Generalized anxiety is a disorder in which anxiety (persistent feelings of worry, apprehension, tension, or uneasiness) is often present, even when little or nothing is happening to provoke it. Anxiety disorders are the most common of emotional disorders, affecting about 40 million adults in the U.S.
Symptoms of an anxiety disorder can include overwhelming feelings of panic and fear, uncontrollable obsessive thoughts, recurring nightmares, and painful, intrusive memories. Some people also suffer from constant worry, irritability, insomnia, tiredness, difficulty focusing, and constantly being on alert for perceived threats.
While these symptoms may seem obvious to many, not everyone knows that chronic anxiety can lead to physical symptoms as well. Physical symptoms caused by anxiety can include increased heart rate, sweating, shaking, nausea, muscle tension, an easy startle reflex, and other uncomfortable physical reactions.
Anxiety disorder differs from normal feelings of nervousness—the symptoms of anxiety disorder often occur for no apparent reason and do not go away. Rather than functioning as a call to action, these alarming reactions can make everyday experiences sources of potential terror. If left untreated, anxiety disorders can propel people to take extreme measures (such as refusing to leave the house) to avoid situations that may trigger or worsen their anxiety. Job performance and personal relationships inevitably suffer as a result.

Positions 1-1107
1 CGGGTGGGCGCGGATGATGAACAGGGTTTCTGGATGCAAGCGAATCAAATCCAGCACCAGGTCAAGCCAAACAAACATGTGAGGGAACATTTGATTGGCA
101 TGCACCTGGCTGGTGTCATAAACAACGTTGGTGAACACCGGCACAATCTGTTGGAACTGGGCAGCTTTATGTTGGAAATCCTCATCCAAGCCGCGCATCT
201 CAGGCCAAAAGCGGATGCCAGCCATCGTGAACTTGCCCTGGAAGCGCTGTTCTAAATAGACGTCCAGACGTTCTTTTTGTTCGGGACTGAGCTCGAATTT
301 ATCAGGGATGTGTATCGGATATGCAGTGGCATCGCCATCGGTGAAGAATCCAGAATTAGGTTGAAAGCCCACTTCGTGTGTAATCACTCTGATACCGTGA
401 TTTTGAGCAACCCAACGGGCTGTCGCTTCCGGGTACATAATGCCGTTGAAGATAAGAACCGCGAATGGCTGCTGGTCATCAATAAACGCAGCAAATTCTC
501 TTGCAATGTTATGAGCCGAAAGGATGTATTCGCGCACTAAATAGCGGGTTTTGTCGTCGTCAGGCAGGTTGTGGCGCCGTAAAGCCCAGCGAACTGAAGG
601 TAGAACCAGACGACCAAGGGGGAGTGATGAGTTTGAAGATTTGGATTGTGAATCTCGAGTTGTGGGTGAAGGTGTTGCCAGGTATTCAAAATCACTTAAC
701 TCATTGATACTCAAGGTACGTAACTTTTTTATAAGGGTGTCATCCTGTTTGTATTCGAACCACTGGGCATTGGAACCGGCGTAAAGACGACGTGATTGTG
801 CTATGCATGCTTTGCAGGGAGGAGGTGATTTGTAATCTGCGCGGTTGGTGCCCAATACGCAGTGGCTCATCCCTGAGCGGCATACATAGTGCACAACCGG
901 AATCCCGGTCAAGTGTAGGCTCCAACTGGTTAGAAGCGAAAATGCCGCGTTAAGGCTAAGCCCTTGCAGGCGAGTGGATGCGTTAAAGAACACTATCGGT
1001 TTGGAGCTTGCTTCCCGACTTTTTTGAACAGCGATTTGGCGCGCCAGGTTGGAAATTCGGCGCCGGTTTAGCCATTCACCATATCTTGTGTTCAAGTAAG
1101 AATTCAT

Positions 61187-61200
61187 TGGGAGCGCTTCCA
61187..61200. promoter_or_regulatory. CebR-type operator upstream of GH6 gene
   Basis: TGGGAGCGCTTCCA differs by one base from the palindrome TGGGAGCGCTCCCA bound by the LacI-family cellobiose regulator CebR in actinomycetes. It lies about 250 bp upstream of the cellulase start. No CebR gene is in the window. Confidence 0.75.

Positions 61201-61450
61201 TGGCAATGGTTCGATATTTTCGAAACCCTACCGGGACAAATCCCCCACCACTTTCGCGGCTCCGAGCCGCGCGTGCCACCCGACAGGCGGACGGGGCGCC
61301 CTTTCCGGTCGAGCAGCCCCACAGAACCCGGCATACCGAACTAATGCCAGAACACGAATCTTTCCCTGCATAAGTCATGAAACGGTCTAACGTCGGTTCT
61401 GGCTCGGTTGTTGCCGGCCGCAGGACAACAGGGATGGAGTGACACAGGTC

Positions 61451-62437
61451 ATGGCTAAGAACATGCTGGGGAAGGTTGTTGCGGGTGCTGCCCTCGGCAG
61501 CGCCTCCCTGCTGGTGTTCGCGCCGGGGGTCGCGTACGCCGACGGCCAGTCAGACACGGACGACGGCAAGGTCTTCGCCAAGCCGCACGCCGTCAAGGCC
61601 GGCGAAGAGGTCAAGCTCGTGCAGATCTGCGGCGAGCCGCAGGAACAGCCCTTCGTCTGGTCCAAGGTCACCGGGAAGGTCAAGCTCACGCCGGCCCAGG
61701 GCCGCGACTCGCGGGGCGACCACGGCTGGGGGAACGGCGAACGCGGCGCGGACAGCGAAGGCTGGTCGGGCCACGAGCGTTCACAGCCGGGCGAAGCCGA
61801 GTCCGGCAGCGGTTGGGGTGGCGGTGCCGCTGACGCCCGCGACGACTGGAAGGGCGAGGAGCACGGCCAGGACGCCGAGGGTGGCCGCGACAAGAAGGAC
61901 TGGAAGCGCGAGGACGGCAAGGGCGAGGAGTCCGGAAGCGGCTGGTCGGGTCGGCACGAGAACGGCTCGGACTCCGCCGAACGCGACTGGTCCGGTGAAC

There are several types of anxiety disorder:
Not all cases of anxiety are severe enough to make an individual eligible for Social Security disability benefits. Disability benefits are available only to those who suffer a severe and "marked" impact on their lives as a result of their disability. For example, a person with moderate anxiety who can still shower and get dressed every day and go grocery shopping and cook meals is probably not going to be eligible for benefits. On the other hand, individuals who experience significant interference with their ability to concentrate, to leave the house for errands, or do other normal daily activities may be able to qualify.